Taking Flight

By Stio Mountain | 4 Min Read

As he rides the billowing updrafts that rise from the Tetons, paraglider Joe Stone embraces the familiar rush and heightened awareness that come from flight. Gently pulling the parachute strings, he approaches the landing spot—then, all smiles, makes a graceful three-wheeled landing.

A longtime paraglider and all-around outdoor enthusiast, for Joe flight has been a powerful presence; sometimes a source of pain, but most often a source of healing, excitement and community.

After spending several years learning various air sports, in 2010 while speed flying, Joe had a serious accident that rendered him a C7 quadriplegic who uses a wheelchair full-time. As he recovered from the accident and learned to adapt to his body’s different abilities, outdoor recreation motivated him in ways that slogging through physical therapy didn’t.

Picture the steps that go into a single road biking ride in a new place—loading the bike, driving to the starting point, unloading the bike; and on top of that, dealing with to-be-expected mishaps like replacing a popped bike tire. As Joe figured out how to manage these steps, he thought, “If I can get this huge hand cycle in and out of my car on my own, I can probably get groceries on my own. The outdoors opened the door for me to do more things than I thought possible with my hands. It gave me a really positive, fun way to learn skills that I could apply to everyday life.”

More than learning skills, this was also “a great healing process for me, considering I was still figuring out what the injury meant for me in my life.”

As Joe returned to road biking and mountain biking, he eventually made his way back to paragliding. It was just too important and profound a way of connecting with people and nature for him to leave out of his life: “Flying is about the connections with the environment and the people around you. Everyone’s looking out for each other, and there’s this massive sense of community in the air.”

Joe connected with Project Airtime in Salt Lake City to learn to fly with adaptive equipment. Finally, after several training sessions, it was time for his first solo flight post-accident. A little push for takeoff and Joe was in the air: “The only thing that really separated me from anyone else was our skills and experience. I was pulling on strings with my hands, and they were pulling on strings with their hands, too. That was a special moment, to realize there was no separation between us. We were just flying together.”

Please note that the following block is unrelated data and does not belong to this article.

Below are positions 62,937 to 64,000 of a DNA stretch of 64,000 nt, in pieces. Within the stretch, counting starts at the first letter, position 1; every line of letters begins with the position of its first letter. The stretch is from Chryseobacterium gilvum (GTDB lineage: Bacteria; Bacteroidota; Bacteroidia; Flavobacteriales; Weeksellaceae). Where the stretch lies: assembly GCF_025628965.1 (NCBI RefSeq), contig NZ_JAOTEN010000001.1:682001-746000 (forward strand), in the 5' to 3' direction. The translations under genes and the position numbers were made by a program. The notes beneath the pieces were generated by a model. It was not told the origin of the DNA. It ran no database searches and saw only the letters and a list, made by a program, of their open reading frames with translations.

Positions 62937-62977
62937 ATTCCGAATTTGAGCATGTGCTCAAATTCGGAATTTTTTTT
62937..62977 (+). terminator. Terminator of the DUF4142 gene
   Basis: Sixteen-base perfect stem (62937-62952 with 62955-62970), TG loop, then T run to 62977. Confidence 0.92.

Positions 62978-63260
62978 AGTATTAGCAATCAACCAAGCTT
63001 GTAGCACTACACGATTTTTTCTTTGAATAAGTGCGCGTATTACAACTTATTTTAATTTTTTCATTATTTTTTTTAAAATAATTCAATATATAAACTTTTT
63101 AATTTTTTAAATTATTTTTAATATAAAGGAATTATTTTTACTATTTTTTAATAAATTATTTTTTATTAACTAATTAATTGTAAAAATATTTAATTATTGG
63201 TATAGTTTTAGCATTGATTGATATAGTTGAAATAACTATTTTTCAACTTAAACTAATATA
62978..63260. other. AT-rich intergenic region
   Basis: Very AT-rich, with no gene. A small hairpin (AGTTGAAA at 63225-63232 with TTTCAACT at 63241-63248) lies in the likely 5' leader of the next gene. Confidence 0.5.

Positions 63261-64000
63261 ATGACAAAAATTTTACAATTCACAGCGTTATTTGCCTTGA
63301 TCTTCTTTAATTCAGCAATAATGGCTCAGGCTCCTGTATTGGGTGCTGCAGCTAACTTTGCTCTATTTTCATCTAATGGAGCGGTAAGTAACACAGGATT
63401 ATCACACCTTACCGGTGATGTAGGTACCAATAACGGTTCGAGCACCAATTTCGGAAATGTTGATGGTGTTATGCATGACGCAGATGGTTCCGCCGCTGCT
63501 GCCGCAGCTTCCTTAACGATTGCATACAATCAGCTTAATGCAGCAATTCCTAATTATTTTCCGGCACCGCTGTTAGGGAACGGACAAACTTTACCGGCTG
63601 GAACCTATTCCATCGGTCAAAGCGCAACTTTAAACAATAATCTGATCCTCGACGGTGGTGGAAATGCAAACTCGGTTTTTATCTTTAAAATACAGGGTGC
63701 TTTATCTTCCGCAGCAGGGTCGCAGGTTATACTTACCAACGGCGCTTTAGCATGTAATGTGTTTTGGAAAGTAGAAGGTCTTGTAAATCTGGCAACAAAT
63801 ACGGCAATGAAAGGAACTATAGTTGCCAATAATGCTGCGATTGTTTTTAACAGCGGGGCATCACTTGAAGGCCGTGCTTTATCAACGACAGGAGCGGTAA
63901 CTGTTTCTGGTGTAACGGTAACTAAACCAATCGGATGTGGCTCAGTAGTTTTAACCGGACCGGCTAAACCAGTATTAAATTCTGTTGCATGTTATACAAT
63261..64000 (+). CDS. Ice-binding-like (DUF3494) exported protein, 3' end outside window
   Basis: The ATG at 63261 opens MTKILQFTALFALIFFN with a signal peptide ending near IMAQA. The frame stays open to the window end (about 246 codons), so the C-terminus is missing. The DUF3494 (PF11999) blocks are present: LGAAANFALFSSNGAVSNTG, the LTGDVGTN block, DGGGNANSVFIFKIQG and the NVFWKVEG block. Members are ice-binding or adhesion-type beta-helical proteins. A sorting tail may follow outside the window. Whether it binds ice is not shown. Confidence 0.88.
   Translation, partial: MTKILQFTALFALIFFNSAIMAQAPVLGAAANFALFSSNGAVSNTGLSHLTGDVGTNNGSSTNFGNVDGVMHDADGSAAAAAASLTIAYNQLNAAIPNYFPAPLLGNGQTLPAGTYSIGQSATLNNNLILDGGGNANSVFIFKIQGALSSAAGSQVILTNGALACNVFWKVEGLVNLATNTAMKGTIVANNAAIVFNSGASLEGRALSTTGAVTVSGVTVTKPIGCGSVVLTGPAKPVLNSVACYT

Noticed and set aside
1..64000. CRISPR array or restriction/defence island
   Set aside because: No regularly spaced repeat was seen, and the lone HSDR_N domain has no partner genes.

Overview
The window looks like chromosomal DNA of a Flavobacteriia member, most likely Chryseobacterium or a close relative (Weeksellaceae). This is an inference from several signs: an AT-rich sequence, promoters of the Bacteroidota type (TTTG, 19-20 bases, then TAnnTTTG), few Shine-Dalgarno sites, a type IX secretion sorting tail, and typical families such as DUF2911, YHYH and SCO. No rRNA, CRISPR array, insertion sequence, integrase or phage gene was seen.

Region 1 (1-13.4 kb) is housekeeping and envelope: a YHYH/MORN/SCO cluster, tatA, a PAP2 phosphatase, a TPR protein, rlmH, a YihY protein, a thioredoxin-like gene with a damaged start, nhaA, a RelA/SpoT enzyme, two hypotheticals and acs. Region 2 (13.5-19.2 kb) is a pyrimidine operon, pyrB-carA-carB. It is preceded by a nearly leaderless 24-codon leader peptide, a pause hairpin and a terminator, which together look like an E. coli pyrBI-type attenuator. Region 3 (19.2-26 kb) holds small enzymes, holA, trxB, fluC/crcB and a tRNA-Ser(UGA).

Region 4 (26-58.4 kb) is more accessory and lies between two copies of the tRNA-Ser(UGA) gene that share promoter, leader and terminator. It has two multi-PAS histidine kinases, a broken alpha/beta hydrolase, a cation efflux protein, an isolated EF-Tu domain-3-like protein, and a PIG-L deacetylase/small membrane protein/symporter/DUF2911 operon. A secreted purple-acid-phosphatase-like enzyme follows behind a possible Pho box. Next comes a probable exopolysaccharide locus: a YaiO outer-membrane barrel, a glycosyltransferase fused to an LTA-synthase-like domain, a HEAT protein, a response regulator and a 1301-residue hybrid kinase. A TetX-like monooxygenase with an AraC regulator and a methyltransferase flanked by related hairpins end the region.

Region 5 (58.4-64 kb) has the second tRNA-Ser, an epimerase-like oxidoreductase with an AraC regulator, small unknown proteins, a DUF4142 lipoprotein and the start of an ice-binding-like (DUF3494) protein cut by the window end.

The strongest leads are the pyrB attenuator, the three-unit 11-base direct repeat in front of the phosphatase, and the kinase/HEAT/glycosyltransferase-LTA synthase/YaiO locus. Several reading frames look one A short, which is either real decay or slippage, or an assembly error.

Despite paragliding’s high threshold for training and perceived intensity, Joe sees it as one of the most inclusive activities he does. That’s key not just for his after-hours pursuits, but also as the driving force for his career. Joe is the director of mission for Teton Adaptive Sports, a Jackson, Wyoming-based nonprofit whose mission is to “promote, support and develop outdoor sports and recreation opportunities for people with disabilities living in and visiting the Greater Teton Area.” They work with interested partners and organizations through training, scholarships and equipment so that Jackson Hole visitors and residents with disabilities have access to a wide range of outdoor recreation choices, from mountain biking to rafting to visiting the nearby national parks.

Making recreation accessible takes effort and intention, but Stone affirms that “It’s less challenging than people think.” For him, actions count a long way, even if progress seems slow: “If you're actively working to create change, that's amazing. And if you don't have the knowledge, just ask. There’s no shame in the fact that an organization may not necessarily be totally inclusive or accessible yet.”

Improving accessibility in the outdoors ranges from the concrete and visible, like retrofitting buildings or upgrading signage, to the subtle and internal, like educating trail users on which assistive devices are allowed or giving a starting point to decision makers who may feel hesitant about where to begin. Most important? “Notice if disability is included in the conversation about inclusion. Make sure that we’re at the table, too.”

Increasing access to outdoor recreation can seem low-stakes, or like an extra privilege, when compared with being unable to enter a restaurant because it isn’t wheelchair-accessible or fighting for workplace accommodations. But the outdoor community is also well-prepared to understand and appreciate the impact of connecting people to experiences in nature—that feeling empowered after returning to the trailhead or vulnerable while getting pounded by a rainstorm, or simply being reminded of the beauty that exists outside our computer screens, help us show up better in our relationships, jobs and communities.

That sense of power and possibility is what keeps Joe motivated: “The outdoors for each individual is a map that hasn't been drawn yet. You get to pick where you want to go, what you want to do and what means the most to you. As long as we’re being kind to others along the map that we’re drawing, we’re all winning.”

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